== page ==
Attorney General Aaron Ford joined representatives from the state health department and several local governments Monday to announce that Nevada will soon receive its first installment of money from a pair of major opioid settlements and to highlight the urgency of using those dollars to address the opioid crisis.
By the end of this month, the state will receive $50 million from two settlements announced by the attorney general’s office earlier this year.
The settlements include one with opioid manufacturer Johnson & Johnson that will bring Nevada $53.5 million and another with three of the nation’s largest drug distributors — AmerisourceBergen, Cardinal Health and McKesson — that will bring the state $231.7 million. Those funds add to the $45 million the state won last year through a settlement with consulting firm McKinsey & Company.
“We have won pivotal battles that will now bring in much needed money to allow the state of Nevada, along with all of its counties and litigating cities, to begin building and executing a comprehensive statewide remediation of this devastating epidemic,” Ford said Monday in Las Vegas.
Ford said those funds come at a “perfect time,” noting that opioid-related deaths continue to rise in Nevada. In 2020, accidental drug overdose deaths among Nevadans rose by 55 percent over 2019 and nearly tripled among those aged 25 and under. I
n particular, Southern Nevada has seen a significant increase in overdose deaths related to fentanyl, a highly potent synthetic opioid.
“Every day without these services … the problem continues to get worse,” Ford said.
Dawn Yohey, a representative from the Department of Health and Human Services, said she expects the funds to be deployed by the end of summer or early fall, following the finalization of a statewide needs assessment next month.
The assessment, required by SB390 from the 2021 legislative session and drafted by the department’s Advisory Committee for a Resilient Nevada, will help set recommendations for preventing overdoses and improving equity in health care through the use of opioid settlement funds.
Even before settlement dollars clear the bank, the state has launched programs to distribute naloxone, a drug used to treat narcotic overdose, and the department is “working with health care providers on alternatives to opioid prescription,” Yohey said.
But Ford emphasized the importance of receiving significant funding from the agreements.
“We are no longer waiting for the money to come in,” he said. “But the money is coming in now, and with it, we will continue to address the opioid epidemic throughout the entire state.”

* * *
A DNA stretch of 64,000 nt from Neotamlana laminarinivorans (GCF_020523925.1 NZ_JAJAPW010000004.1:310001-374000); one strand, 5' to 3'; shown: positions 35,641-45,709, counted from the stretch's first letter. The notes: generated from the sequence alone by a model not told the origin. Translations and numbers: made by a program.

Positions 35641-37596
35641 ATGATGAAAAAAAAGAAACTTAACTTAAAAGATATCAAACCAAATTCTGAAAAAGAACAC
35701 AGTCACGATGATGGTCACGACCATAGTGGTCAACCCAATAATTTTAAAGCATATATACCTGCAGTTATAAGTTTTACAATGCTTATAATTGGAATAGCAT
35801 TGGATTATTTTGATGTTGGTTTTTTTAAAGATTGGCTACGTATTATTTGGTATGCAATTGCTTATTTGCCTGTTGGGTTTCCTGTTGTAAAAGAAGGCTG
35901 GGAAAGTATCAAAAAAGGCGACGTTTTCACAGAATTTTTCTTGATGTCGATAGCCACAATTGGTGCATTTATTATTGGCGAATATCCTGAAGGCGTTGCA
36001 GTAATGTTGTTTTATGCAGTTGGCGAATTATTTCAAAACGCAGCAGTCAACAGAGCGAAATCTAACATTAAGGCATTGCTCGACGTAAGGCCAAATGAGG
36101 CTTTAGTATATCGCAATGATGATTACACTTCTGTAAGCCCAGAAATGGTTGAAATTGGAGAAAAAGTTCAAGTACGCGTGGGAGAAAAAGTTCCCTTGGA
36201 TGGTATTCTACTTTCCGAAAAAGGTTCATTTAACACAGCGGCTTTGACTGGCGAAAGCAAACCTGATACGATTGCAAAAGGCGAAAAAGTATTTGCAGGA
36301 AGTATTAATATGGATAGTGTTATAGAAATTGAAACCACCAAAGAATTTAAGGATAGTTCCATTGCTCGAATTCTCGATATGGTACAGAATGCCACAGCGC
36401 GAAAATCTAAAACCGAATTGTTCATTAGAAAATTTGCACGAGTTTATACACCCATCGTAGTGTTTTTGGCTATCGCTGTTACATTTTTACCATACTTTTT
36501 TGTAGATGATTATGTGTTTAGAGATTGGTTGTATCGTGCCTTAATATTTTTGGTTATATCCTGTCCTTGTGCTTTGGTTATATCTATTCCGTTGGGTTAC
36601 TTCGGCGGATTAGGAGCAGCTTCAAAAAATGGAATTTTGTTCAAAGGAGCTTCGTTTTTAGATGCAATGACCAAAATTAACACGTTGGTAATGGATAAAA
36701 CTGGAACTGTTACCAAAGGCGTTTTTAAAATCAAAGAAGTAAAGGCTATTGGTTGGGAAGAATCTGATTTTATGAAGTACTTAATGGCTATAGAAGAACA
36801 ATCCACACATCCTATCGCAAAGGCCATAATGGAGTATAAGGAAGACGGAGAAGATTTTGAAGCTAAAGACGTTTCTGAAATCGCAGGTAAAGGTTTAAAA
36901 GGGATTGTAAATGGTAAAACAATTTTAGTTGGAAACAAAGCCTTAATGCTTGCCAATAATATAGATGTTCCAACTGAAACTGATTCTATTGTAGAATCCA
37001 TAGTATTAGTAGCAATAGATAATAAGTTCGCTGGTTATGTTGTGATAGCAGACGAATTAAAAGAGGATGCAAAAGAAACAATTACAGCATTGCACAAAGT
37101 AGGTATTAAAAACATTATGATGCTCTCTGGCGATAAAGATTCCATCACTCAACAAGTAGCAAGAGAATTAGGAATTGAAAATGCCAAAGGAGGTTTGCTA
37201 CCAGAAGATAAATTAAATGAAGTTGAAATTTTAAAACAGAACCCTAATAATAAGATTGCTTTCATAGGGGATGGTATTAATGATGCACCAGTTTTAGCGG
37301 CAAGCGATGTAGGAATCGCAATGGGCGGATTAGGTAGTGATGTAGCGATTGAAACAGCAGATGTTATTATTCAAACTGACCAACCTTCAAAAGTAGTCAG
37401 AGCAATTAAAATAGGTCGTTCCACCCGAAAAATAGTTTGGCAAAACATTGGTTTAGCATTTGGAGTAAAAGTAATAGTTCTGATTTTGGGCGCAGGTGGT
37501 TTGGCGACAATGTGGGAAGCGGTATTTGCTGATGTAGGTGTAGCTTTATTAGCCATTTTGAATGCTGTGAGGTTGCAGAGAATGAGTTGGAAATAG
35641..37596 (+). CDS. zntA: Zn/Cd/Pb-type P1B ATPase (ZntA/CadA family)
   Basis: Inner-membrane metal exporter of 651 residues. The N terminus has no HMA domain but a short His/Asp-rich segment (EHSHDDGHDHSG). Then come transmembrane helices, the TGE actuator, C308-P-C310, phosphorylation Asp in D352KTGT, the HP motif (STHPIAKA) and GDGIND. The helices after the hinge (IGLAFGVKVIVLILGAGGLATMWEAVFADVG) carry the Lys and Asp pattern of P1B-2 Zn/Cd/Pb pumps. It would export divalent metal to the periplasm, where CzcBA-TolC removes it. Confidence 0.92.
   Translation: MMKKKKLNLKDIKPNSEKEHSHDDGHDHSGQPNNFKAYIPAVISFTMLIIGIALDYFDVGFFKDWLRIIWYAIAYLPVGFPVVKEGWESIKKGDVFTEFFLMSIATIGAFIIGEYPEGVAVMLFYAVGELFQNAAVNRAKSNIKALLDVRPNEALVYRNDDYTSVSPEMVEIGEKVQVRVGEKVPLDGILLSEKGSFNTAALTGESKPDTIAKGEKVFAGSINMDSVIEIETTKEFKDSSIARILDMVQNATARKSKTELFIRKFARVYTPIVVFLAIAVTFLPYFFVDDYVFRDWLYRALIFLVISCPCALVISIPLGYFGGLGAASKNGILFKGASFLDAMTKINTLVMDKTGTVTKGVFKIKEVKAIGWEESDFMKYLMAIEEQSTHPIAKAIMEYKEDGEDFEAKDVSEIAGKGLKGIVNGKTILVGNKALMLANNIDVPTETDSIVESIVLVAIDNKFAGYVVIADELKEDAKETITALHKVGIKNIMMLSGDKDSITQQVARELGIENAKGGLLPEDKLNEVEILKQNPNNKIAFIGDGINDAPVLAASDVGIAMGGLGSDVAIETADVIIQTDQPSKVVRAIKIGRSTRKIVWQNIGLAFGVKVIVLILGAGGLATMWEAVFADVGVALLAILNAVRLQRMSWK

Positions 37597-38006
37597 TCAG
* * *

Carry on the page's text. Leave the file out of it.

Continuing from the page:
Those funds are funneled through the state’s “One Nevada Agreement,” a document signed by the state and local governments and used to determine how opioid settlement funds are distributed between different litigating parties, from Las Vegas to Douglas County to Carson City.
Las Vegas Mayor Carolyn Goodman said more funding is needed for law enforcement to stop the flow of illegal drugs into the community, and Clark County Commissioner Marilyn Kirkpatrick pointed to her personal experience with broader drug issues affecting Nevadans, noting she has a daughter who has a methamphetamine addiction.
“There’s not one silver bullet that’s going to fix this. It is a lot of things, and let’s start with housing and where they get treatment,” she said.
Kirkpatrick said the opioid recoveries would make a “huge impact” on the case management the state can provide, pointing to the limited funding Nevada puts toward mental health services and addressing homelessness.
Ford also said the settlements would help prevent the companies involved in the litigation from continuing to harm Nevadans.
“McKinsey & Company will not be advising on opioids anymore, period. That’s the ultimate change,” he said. “Purdue [Pharma], which is in bankruptcy right now … we are removing them from the market.”
Though the state has secured a third of a billion dollars through settlements with five companies, Ford said the “war” continues, as he seeks to hold accountable those “who have had any part to do with the epidemic,” including a list of roughly 60 defendants referenced in the “One Nevada Agreement.”
“The state’s litigation continues, and we have a trial date set for April 17, 2023,” Ford said. “We are open to settling with other defendants, but make no mistake about it: We will bring to justice those who have caused harm to Nevada and its residents and who acted as the root cause of this epidemic.”